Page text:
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York County's animal care policy draws criticism after dog's death

The dog was brought into the York County Animal Shelter in York shortly before 9 a.m. Nov. 28.

She had been hit by a car and had road burns, a punctured tongue and perhaps a broken pelvis, the staff veterinarian said. The dog suffered from hypothermia.

A picture taken of the pup by the animal shelter staff shows blood around her mouth, barely sitting up, her eyes barely open. The dog was put on a heating pad and given painkillers.

Four days later, the pup died from the injuries.

The sad story has dog rescuers questioning the veterinary care and policies of the York County Animal Shelter. A rescuer who saw the dog on the shelter's Web site asked to take the Yorkie-Chihuahua mix to her private veterinarian and was refused by the shelter.

"If she would have had veterinary care, she probably could have been saved," said Cherlyn Tumlin, who works with Yorkie Haven Rescue in Charlotte.

York County requires unidentified animals to stay at the shelter for five days before they are eligible for adoption, giving owners time to retrieve them.

The shelter did not give an exception to the policy.

"It's absolutely deplorable to leave an animal like that without treatment," said Michelle Belaustegui of Lexington, N.C., vice president of Yorkie Haven Rescue.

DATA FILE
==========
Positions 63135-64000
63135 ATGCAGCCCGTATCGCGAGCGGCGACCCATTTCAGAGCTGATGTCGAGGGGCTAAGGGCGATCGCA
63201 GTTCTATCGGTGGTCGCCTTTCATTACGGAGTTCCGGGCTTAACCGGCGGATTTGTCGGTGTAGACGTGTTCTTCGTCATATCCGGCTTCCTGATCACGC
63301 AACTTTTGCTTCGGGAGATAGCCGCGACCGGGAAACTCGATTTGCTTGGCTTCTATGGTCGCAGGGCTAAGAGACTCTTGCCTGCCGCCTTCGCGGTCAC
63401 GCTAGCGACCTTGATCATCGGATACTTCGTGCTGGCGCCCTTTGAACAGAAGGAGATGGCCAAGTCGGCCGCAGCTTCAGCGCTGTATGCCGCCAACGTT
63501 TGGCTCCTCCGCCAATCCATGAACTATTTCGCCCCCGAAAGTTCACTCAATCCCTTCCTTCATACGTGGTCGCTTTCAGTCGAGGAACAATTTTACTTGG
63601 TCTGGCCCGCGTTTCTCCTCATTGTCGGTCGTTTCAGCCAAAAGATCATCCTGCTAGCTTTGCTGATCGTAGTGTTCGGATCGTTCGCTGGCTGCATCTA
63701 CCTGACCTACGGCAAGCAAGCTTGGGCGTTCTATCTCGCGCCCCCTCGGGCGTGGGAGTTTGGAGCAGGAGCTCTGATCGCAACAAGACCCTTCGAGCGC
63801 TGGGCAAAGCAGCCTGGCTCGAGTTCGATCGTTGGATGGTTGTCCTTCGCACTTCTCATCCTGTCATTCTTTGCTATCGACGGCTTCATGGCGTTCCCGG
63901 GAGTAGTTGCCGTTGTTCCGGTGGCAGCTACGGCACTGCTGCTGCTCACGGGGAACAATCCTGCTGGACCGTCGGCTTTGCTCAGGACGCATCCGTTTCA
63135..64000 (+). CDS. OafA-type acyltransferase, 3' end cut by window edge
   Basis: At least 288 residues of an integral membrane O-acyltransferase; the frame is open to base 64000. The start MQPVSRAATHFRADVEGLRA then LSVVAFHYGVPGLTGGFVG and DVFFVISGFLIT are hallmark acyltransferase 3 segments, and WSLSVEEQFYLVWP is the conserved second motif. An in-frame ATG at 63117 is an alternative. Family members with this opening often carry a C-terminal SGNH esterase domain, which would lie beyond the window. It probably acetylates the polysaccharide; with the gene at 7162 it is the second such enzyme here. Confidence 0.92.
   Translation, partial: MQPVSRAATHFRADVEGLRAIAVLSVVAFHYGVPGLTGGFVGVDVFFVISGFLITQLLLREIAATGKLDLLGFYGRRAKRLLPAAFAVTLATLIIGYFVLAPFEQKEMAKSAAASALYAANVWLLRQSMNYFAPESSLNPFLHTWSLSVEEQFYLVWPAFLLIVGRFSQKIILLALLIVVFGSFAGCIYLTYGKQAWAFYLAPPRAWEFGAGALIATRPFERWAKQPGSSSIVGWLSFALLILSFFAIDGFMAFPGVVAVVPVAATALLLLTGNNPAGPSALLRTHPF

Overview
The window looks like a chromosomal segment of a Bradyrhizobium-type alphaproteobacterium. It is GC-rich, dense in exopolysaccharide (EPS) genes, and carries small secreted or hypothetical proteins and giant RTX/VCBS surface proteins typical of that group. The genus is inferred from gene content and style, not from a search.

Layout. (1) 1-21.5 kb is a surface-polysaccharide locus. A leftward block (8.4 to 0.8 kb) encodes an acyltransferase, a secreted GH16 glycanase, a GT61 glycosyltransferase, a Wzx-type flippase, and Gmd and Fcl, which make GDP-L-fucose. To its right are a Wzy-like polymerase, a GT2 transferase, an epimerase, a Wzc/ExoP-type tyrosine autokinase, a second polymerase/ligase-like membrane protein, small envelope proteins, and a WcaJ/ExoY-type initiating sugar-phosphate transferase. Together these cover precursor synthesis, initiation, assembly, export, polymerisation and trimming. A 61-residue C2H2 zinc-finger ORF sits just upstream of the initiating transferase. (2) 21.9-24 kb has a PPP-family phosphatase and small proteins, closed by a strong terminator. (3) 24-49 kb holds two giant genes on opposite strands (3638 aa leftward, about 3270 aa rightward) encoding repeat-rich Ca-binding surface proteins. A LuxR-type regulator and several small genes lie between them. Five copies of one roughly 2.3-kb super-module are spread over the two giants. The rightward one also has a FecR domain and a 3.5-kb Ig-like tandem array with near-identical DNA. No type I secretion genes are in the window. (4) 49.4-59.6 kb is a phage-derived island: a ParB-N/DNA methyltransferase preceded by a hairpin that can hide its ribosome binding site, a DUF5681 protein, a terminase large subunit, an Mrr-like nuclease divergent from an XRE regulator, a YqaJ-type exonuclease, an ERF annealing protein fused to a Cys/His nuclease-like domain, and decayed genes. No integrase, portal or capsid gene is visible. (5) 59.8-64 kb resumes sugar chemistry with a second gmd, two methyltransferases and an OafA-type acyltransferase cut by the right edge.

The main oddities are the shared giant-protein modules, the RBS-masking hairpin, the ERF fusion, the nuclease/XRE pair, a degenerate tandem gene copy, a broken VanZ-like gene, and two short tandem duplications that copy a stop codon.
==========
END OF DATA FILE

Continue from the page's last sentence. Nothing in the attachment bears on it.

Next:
David Harmon, the York County public works director whose department oversees the shelter, said the county couldn't release the dog to the rescuers.

"With the county ordinance being what it is, there's not a mechanism in there that would have allowed us to do that," Harmon said.

But Tumlin said other shelters in North Carolina have worked with her group to get dogs care before they are scheduled to be released. A Charlotte-Mecklenburg animal control official said they sometimes allow animals to go with rescuers as foster dogs or cats while they get treatment.

She also questioned the veterinary care provided the dog. But, in an internal memo, the veterinarian, William Diamanduros, said he treated the dog as best he could.

"This dog was treated to the best of our ability, even though with the subnormal temperature and extent of her injuries we did not hold out much hope," he wrote.

Diamanduros works 20 to 24 hours a week, the shelter's only veterinary service, Harmon said. Many of those hours are used to perform spaying and neutering.

Yorkie Haven Rescue has since put a memorial to the dog on its Web site, using the photo taken by Animal Control. Instead of using the background of bloody, rusted metal she was sitting on and leaning against, they've put her in front of clouds and a rainbow.

Tumlin said she had planned to take the dog to her personal veterinarian the afternoon the dog came in.

"We're hoping we can get the word out and change that policy," she said.

10,000

Approximate number of animals taken in each year by York County Animal Control.

7,500

Approximate number of animals euthanized each year.

6

Average number of animals that die without euthanization at the York County Animal Shelter per month.

20-24

Veterinary care hours each week at the animal shelter.

-- The Charlotte Observer

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